Definition of Supply
The general meaning of the term supply is to make things available. In Economics supply means the total amount of goods or services that are available to the market on demand. The amount of a product that firms are able and welling to offer for sale is called the quantity supplied. (Crystal & Lipsy, 2002). Like demand, supply too is a desired flow. That means it is not how much a firm can actually sell, rather it is the amount or quantity firms are welling to sell per period. (Crystal & Lipsy, 2002)
Determinants of Supply
There are fou major determinants of supply.
- The price of the product
- The prices of inputs
- The goals of producing firms
- The state of technology
The Supply Function
When the supply determinants are represented mathematically in an equation form, it is called the supply function.
qsn= S(Pn, F1……….Fm)
The left of the equation represent the quantity supplied of the product n. Pn is the price of the product while F1….Fm represent the prices of all factors of production.
Supply and Price
While other things being equal, the quantity of any product offered for sale is positively related to the product’s own price. That means that the quantity rises when price rises and falls when price falls. The reason behind is that higher the price, higher the profit and greater is the incentive for more production.
Let us take a hypothetical example of apples. The following table shows examples of apples where the product increases (quantity supplied) with increase in price.
|Price ($ per kg)
(in kg per month)
Shifts in the Supply Curve
Like the demand curve, supply also changes with the variation in vairable.We have seen above the the quantity supplied is positively related to the market price. A shift in the Supply curve means that each change of the variables, a different quantity of a product will be bought. The shift may either be right or left. A right shift in the curve means that more goods shall be supplied while a left shift means less production of the same product.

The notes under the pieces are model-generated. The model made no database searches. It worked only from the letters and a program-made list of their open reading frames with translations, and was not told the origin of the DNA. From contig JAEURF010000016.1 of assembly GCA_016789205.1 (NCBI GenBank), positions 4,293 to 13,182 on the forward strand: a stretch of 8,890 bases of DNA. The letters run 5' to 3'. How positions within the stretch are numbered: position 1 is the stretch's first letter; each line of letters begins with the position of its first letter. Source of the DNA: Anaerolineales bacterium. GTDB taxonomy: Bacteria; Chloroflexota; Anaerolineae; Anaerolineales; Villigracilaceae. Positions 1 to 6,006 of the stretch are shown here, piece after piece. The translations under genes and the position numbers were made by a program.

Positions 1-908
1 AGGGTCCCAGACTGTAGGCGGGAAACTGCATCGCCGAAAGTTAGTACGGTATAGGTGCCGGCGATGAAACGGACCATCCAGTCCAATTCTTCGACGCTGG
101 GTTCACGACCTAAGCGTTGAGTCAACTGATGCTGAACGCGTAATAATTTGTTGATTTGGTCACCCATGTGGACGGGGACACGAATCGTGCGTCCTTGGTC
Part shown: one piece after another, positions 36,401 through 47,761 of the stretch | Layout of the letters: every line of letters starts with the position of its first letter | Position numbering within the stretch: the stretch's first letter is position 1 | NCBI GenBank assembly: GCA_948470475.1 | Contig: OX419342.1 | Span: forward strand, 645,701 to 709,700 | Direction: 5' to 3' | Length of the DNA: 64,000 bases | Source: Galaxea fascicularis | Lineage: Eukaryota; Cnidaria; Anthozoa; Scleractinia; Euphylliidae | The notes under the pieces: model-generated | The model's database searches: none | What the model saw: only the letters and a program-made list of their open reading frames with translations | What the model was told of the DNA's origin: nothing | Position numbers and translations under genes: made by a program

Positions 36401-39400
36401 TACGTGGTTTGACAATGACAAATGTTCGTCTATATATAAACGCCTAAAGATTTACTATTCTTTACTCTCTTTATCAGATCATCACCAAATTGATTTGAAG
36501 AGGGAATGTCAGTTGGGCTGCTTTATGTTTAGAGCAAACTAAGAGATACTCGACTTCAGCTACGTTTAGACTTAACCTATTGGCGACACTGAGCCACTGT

Impacts of Variables other than the Price
- Prices of inputs
A rise in the prices of inputs will shift the curve to the left i.e. less quantity supplied, while a fall in the prices of inputs will shift it to right i.e. more quantity will be supplied.
- Goals of the Firm
The goals of the firm may vary. A firm may want to maximize profits or increase it size. Another may be cautious about its image in the public and prefer go along safer lines. If the purpose of the firm is only to maximise profits the curve will positively shift. However, if there are other goals other than the profit maximisation, then the there shall be change in the curve depending upon the firm’s goals and objectives.
When new technology is introduced, it may decrease the cost of production and the firm will be willing to produce more, so the the curve shifts to the right.
Points to Remember
- What is supply?
- Definition of Supply
- The supply curve
- Shifts in supply curve
- The supply function
- Supply and Pirce